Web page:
Wähäjärvi Brought the Silk Road to Riihimäki

[WED MAY 17 2017; B8-B9; ’Wähäjärvi toi silkkitien Riihimäelle,’ Tuulia Viitanen]


* A 3000-year-old sacrificial chalice was found in the storage space of the Riihimäki Art Museum.

* More than 200 Chinese antique items have been inspected in the museum.


So far, over 200 Chinese items have been waiting for their time in the storage space. Now, the art historian specialized in Southeast Asian Buddhist art, Irene Wai Lwin Moe, has finally been able to bring out the items to study their history.

The collection of antique salesman Pentti Wähäjärvi (1912-1999) came to the Riihimäki Art Museum in the 1990s. The paintings were the first to arrive, and later came more miscellanious items.

– The Asian items had names, but the museum people didn’t know much about them, says museum assistant Tanja Pääskynen.

Wähäjärvi had bought items mainly from Swedish auctions. Under one beautiful statue, Wähäjärvi had written with a shaky hand: ”Never to be sold for money.” He had also written it had been bought in Bukow, probably meaning Bukowski.

Irene Wai Lwin Moe and museum assistant Tanja Pääskynen figure Wähäjärvi had put the collection together without knowing its worth.

– He probably made decisions based on aesthetics rather than the origin or age of the item. He most likely knew at least some of them were valuable.


Surprises have been found among the items. The largest of them is a sacrificial chalice over 3000 years old. Traditionally, the bronze chalice was placed in a grave and filled with food.

– This has likely been bought by accident. This chalice has been at the grave of a person of significant wealth.

For comparison, Wai Lwin Moe points out a more recent, ”retro” chalice that emulates the 3000-year-old one.

Grave sculptures have also been surprising finds. They are from the Tang dynasty (618-907). China still retains the tradition of making sculptures of servants and animals to be buried with the dead. Previously these items had been made of bronze or ceramics, in modern times they are made of paper so they can be burned.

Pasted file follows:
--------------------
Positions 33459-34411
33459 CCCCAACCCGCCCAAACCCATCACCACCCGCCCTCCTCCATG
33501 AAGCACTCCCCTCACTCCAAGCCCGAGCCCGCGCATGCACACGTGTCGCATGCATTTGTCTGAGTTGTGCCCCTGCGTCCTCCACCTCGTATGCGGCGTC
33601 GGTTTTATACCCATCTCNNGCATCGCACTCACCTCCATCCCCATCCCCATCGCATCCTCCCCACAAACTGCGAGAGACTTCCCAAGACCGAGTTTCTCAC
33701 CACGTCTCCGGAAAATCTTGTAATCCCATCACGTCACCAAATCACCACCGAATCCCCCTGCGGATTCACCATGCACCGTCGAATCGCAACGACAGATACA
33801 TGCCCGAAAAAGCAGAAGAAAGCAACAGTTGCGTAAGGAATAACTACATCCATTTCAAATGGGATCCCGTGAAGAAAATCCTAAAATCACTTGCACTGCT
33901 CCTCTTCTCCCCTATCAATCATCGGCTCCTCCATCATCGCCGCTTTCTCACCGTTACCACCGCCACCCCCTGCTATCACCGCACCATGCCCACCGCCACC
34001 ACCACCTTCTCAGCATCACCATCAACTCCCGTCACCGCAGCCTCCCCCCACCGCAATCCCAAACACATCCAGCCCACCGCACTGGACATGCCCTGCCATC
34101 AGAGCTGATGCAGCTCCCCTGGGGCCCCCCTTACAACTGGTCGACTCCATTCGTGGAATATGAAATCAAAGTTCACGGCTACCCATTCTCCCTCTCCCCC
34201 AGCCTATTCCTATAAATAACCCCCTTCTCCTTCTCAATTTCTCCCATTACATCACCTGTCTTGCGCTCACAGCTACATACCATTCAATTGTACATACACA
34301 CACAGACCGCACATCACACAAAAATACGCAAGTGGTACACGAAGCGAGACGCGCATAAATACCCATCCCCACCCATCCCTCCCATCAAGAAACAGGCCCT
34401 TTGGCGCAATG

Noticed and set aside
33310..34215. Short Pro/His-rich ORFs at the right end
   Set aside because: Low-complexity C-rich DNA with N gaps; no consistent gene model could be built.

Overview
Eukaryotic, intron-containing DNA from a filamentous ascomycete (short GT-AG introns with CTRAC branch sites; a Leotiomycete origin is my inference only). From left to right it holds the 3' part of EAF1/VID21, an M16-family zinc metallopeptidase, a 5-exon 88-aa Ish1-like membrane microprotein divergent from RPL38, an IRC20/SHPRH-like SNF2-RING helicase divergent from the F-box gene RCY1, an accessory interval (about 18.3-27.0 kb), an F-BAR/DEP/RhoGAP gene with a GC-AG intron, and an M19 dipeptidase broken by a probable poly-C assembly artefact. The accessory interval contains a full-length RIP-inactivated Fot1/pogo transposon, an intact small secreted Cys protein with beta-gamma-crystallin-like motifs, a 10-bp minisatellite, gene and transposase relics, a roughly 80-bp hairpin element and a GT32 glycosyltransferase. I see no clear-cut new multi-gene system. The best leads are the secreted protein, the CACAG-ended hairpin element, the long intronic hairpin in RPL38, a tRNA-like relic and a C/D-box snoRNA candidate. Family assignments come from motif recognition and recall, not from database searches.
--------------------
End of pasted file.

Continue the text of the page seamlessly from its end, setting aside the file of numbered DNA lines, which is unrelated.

– A Buddha statue is worth more in pieces, Wai Lwin Moe laughs.

This idea is visible in Wähäjärvi’s collection. The wooden Bodhisattva Guanyin, also from the Tang dynasty, is one of Taoism’s eight immortal figures. The head of the large statue has been severed. The earrings, arms, and torso have also been severed.

There is no buddha among the items. That is because of Chinese culture. Items have been made only of bodhisattvas, because they are reincarnated and benevolent, and they can be asked for help. Buddha cannot be asked for help.


Information about the items in Pentti Vähäjärvi’s collection has been scarce. Wai Lwin Moe’s mission has been to identify the items and approximate their age.

Now that all of the items have been studied, they can be exhibited in the museum. A publication detailing the origins of and stories behind the items is also in the works.

– I want the stories to create a whole that explores both ancient traditions and modern day China, says Wai Lwin Moe.

Studying the items has been a return to the past for Wai Lwin Moe, as she has been interested in Asia since she was little, and she has spent a great deal of her life there.

– The items are beautiful, with all these little details. In China, art is made by artisans, not artists. Standards of beauty have changed along with the dynasties. This makes it easier to estimate the age of the items.


The exhibition of the Southeast Asian antiques opens in June.


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